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Unused Block Deletion

Archie L. Cobbs edited this page Jul 16, 2019 · 3 revisions

What's the Problem?

A common question that comes up with s3backer is: suppose you have a normal "upper" filesystem on top of s3backer via the usual loopback mount, and you have created some huge file in that upper layer filesystem. Now suppose sometime later you delete that huge file. Why is Amazon still charging for storing all that data?

When filesystems "delete" a file, they don't actually zero out the block data; instead, they simply mark those blocks as unused in their meta-data structure on disk. So although the filesystem will know that these blocks as unused and available, s3backer, not knowing anything at all about what the upper layer filesystem is doing, will think they are still in use. So you will continue paying Amazon for them whether they are holding actual file content or not.

Because it is "upper layer agnostic", the only time s3backer knows a block is not used is when you write all zeroes to it. So one way to clean up your filesystem is to use a utility like zerofree. However, this requires unmounting the upper filesystem and manually running the utility. It can also take a long time.

What's the Solution?

The ideal solution would be for the upper layer filesystem to somehow communicate to s3backer which blocks it no longer cares about. However, for this to work, the communication has to go through several layers:

  1. From the upper layer filesystem to it's block device (which in this case is really a loopback mount)
  2. From the loopback "block device" to the underlying filesystem file on which it is mounted (in this case s3backer's file).
  3. From the underlying filesystem file to the filesystem containing it (in this case FUSE)
  4. From the FUSE filesystem to the s3backer process

Fortunately, this is now possible in Linux as all the links in the chain exist. However, you have to have new enough versions of everything.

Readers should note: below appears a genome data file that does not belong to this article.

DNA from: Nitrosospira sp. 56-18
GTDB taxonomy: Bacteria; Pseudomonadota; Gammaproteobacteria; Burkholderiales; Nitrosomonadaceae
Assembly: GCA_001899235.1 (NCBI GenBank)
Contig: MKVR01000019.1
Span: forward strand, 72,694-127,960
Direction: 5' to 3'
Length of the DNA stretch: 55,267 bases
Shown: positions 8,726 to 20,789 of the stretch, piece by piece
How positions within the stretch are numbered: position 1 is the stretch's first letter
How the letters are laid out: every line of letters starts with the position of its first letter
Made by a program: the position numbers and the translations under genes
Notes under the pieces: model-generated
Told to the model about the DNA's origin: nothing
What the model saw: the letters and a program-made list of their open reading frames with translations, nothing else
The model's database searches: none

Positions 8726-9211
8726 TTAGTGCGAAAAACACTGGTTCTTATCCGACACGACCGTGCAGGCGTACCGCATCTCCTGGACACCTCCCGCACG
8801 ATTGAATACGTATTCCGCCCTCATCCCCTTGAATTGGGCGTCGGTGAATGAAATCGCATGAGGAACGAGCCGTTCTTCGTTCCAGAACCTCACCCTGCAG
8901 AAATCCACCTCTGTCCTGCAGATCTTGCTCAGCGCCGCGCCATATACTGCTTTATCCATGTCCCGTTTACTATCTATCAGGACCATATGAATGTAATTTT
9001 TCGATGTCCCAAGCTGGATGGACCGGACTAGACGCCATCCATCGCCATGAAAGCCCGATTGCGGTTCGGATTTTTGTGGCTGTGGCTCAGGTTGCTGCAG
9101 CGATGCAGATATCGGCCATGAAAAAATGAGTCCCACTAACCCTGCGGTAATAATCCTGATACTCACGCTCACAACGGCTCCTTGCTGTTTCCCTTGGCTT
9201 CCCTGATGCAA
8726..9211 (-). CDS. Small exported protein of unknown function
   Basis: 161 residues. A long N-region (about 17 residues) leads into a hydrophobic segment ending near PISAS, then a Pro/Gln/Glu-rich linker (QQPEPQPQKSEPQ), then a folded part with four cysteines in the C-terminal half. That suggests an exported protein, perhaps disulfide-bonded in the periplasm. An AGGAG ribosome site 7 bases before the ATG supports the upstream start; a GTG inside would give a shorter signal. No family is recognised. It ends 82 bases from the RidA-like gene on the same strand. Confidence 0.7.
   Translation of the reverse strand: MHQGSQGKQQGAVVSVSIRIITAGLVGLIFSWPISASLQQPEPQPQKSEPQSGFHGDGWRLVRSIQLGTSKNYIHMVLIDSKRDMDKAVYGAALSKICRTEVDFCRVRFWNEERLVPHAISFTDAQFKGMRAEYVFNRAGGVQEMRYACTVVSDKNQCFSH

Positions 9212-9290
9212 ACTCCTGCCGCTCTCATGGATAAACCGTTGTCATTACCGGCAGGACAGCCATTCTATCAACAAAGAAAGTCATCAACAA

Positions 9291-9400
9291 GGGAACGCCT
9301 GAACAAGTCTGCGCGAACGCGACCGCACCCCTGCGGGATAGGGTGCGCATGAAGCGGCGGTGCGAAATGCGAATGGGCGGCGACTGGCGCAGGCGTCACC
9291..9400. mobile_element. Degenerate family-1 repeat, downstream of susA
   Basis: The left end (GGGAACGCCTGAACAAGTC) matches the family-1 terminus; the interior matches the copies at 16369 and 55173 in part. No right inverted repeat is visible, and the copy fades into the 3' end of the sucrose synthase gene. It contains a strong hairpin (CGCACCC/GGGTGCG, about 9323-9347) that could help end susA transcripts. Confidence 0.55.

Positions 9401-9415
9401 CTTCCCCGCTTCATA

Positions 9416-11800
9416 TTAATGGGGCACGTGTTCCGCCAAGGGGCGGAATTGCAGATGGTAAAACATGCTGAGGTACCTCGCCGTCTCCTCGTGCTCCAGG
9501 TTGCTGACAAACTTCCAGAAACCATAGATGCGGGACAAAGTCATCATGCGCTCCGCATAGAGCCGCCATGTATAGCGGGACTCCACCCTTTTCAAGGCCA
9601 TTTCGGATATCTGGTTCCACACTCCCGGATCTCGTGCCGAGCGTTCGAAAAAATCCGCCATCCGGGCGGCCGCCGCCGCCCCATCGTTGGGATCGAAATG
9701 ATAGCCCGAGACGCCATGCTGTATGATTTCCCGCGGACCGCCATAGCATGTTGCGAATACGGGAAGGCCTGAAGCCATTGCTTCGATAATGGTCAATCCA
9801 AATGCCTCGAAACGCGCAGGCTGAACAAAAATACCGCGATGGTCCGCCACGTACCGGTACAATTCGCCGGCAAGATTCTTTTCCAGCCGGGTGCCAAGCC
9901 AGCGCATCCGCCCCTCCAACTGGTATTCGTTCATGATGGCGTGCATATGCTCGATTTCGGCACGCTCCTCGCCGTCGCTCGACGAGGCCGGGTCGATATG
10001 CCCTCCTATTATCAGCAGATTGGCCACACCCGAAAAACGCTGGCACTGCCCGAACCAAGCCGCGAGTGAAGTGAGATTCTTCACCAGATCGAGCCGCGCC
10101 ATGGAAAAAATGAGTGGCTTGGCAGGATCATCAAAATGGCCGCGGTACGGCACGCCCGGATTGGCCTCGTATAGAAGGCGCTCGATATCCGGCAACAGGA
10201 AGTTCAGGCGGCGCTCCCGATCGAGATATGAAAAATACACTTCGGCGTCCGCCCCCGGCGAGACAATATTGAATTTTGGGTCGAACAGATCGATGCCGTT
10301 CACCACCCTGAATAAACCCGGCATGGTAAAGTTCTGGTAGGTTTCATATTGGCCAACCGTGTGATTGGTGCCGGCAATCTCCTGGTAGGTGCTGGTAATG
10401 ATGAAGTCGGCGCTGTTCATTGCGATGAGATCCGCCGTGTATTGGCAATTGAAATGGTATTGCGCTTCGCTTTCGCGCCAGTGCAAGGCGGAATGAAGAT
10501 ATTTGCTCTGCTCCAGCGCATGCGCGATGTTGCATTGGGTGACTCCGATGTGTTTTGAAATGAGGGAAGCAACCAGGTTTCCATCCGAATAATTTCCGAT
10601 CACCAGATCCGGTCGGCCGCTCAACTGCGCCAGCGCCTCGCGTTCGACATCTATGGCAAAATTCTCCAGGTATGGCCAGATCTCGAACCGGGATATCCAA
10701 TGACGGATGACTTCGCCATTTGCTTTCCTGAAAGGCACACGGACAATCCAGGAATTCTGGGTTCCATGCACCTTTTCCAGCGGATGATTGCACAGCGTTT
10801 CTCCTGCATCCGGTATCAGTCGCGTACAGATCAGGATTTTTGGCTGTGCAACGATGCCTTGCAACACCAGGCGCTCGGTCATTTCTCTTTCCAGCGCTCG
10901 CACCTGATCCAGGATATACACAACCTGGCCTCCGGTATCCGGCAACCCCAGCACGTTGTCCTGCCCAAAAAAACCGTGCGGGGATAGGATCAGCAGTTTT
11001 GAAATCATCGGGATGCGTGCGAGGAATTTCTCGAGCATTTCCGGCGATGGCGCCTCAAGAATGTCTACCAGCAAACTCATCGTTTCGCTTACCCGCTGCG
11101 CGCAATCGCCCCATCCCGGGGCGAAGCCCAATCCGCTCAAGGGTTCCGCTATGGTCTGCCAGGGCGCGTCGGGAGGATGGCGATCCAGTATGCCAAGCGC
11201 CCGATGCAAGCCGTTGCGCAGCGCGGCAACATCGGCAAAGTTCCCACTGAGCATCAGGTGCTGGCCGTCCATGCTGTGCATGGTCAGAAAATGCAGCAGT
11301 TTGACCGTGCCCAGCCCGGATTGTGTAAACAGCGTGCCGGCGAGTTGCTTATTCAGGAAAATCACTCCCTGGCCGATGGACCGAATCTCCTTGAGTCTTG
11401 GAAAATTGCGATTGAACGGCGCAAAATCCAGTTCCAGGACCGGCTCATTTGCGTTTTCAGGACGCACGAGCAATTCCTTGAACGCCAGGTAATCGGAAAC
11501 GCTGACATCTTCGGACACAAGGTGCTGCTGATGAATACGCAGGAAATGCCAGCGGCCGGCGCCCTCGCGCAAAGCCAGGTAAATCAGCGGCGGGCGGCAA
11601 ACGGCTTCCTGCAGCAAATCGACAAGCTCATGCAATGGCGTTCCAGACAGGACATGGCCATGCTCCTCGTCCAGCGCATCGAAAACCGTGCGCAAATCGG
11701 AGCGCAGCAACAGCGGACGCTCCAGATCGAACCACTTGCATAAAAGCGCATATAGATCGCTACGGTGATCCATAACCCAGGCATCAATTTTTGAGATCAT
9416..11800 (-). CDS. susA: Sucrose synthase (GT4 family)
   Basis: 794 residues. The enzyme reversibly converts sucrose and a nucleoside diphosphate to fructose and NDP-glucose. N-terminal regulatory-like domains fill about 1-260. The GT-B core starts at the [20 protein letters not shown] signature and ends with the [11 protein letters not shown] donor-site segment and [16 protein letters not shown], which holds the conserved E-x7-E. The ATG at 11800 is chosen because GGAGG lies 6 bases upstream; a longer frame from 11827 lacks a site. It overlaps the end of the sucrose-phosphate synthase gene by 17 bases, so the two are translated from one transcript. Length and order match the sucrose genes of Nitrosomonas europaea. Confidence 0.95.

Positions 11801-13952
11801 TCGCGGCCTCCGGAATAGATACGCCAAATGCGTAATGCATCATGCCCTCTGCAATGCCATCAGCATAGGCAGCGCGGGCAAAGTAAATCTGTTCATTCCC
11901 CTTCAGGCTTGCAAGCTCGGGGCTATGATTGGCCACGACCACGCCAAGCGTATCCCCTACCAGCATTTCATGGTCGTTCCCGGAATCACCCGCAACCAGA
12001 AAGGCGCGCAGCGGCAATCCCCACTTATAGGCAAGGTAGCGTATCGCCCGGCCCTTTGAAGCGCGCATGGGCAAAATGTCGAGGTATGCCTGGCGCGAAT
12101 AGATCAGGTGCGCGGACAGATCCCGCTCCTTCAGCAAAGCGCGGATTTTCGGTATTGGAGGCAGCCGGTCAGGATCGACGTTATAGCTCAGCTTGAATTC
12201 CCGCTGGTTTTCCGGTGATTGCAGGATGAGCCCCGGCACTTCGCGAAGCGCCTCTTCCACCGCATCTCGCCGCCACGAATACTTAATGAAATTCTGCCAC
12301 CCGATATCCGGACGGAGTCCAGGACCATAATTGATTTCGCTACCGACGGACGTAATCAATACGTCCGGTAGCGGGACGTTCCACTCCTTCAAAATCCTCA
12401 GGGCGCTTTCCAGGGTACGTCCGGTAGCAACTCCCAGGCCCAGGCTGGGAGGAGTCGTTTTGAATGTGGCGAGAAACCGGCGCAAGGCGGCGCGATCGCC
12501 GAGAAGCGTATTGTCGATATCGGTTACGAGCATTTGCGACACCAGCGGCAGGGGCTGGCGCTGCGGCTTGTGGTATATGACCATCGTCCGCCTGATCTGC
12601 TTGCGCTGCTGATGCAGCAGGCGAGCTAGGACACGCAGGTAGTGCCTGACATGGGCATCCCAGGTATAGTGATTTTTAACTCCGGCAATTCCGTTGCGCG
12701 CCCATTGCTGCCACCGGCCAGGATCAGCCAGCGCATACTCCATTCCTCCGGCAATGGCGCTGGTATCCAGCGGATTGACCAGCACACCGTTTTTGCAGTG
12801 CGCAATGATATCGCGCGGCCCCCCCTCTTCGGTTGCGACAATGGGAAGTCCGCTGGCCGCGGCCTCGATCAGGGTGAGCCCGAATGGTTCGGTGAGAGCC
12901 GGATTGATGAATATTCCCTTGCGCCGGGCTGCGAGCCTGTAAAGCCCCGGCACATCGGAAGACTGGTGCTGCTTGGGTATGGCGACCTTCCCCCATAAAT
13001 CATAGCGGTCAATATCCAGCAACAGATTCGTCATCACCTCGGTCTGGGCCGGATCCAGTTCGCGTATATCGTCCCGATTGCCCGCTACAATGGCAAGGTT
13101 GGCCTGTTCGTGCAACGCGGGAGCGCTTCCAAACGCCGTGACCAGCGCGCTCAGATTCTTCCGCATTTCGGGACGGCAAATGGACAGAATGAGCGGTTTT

Here is what is required to get this working. The requirements below correspond to the links in the chain listed above:

  1. The "upper" filesystem must support the TRIM block device operation. Examples include ext4, Btrfs (Linux >= 3.7), and XFS. For ext4 and Btrfs, you must also mount with the discard mount option.
  2. Loopback device support for TRIM requires Linux >= 3.2.
  3. FUSE filesystem support for FALLOC_FL_PUNCH_HOLE requires Linux >= 3.5
  4. FUSE API support for fallocate() requires FUSE >= 2.9.2 and s3backer >= 1.3.4.

So the bottom line is:

  • s3backer >= 1.3.4
  • FUSE >= 2.9.2
  • Linux kernel >= 3.5
  • A supporting "upper layer" filesystem (mounted with -o discard if ext4 or Btrfs).

What if it still doesn't work?

Check the following things:

  • Running uname -r should show kernel version 3.5.0 or higher
  • When you ./configure s3backer you should see this message: checking for fallocate() support in fuse... yes
  • Running fallocate -np -l 1024 testfile inside a directory in your "upper layer" filesystem should not generate an error


Linux provides a tool fstrim which scans through mounted filesystems and discard unused blocks from filesystems. This tool can be used to "scrub" unused blocks from your s3backer bucket.

Note however that some Linux distributions (e.g., openSUSE) will by default configure fstrim to run automatically every week or whatever. If your upper filesystem is mounted with -o discard then you probably want to disable the automatic invocation, otherwise fstrim will cause a zillion useless DELETE requests to be sent to Amazon.